2. Sr. Melanie,

    It is with a heavy heart that once again we had to listen to more painful, racist rhetoric coming from our political leader last week. The question for me as a Catholic Christian is how to build bridges not “walls” in the face of such talk. I pray the Holy Spirit will inspire us to see the humanity in all people and speak out against such injustice as we work for peace.

    Dr. King was certainly such a bridge builder.


  3. Sr. Melanie, Thank You! Such Beautiful Music brought tears to my eyes.
    I listened to Dr. King speaking this morning about ” Character” I wonder what he would think today. If fact, I’m sure He wound NOT understand it either. I wish You a Peaceful Day! Lu

  4. Beautiful stories today. Beautiful music. We are all God’s children. Let us love one another as He loves us.

  5. Dear Sr. Melanie:
    I cannot express how moved I was by both stories and both songs. The Ed Tossing song really hit home with me and I believe my tears were part of my healing. Nine and one half years ago, I went into cardiac arrest because of being 0ver-medicated at local hospital. I was resuscitated and have traveled a slow, painful journey to forgiveness. This song really hit home with me and I cried through the entire song. I am so grateful to be alive and I thank God every day for my life.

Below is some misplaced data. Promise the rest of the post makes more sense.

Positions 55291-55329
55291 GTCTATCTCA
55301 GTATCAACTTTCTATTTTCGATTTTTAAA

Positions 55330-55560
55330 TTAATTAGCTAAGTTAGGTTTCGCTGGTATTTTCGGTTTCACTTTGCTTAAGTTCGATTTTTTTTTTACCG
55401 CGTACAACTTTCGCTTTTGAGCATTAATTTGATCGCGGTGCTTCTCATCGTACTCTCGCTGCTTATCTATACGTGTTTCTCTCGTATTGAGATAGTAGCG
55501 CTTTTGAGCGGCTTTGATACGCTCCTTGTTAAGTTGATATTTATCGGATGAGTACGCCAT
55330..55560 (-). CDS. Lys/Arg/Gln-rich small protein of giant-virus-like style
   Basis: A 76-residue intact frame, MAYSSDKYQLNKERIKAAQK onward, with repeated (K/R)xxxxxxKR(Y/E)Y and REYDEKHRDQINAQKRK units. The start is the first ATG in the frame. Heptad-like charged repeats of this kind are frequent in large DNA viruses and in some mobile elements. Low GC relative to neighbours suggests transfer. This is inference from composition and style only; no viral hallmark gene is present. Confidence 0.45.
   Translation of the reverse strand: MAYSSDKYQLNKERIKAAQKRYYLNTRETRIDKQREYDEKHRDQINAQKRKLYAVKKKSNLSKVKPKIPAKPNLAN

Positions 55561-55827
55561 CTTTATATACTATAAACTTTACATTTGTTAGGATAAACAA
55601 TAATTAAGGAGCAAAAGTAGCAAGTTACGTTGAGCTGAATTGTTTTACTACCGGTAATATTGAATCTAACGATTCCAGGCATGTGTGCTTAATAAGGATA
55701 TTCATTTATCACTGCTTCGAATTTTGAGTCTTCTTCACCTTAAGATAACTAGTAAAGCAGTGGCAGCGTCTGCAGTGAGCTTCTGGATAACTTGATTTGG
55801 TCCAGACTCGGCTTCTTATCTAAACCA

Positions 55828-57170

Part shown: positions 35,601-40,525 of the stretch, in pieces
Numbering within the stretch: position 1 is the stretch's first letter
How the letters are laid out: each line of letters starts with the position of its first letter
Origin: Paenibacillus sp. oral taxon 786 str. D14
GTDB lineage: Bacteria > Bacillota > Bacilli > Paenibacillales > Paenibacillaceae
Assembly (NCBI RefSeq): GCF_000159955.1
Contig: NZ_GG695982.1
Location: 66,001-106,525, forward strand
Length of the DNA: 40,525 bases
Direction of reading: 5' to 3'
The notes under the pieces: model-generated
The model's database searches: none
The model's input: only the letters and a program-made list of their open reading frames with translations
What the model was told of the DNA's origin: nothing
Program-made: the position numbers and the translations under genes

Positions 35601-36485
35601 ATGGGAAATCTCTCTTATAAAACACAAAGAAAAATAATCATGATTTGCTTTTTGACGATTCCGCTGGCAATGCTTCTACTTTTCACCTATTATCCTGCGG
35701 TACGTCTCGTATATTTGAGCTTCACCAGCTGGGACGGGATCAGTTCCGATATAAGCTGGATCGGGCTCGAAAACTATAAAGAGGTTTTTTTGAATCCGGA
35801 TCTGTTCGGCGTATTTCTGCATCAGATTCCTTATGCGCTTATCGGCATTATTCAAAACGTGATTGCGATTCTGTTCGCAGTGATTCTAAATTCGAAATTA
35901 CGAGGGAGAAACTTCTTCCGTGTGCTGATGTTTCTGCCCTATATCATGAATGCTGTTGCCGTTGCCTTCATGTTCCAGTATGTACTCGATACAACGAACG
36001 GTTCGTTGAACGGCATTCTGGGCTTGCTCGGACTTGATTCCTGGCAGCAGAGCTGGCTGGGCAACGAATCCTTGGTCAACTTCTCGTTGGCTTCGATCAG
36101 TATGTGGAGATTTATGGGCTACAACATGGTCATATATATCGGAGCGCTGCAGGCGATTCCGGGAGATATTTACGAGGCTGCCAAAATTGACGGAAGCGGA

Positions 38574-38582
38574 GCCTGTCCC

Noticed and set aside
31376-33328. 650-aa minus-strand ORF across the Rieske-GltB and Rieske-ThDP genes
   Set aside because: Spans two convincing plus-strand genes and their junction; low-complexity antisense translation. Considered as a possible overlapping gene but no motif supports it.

6. Good morning, Melannie ,
    What beautiful stories. God’s love and goodness are shown in mysterious ways!
    If only we could learn from the great and peace- loving man, Mlk.
    The music is beautiful, also. Thanks again for letting God’s love shine through you, too! Josita

  7. Dear Sister Melanie At 93 I wonder if the first story is truly that unusual. My belief is both black & white leaders fear if Dr. Martin Luther King Jr. dream comes true it will mean loss of personal power. What do you think? The second story should remind us that any victim is always our sister brother son or daughter.Thank You for your blog & Living Faith prayers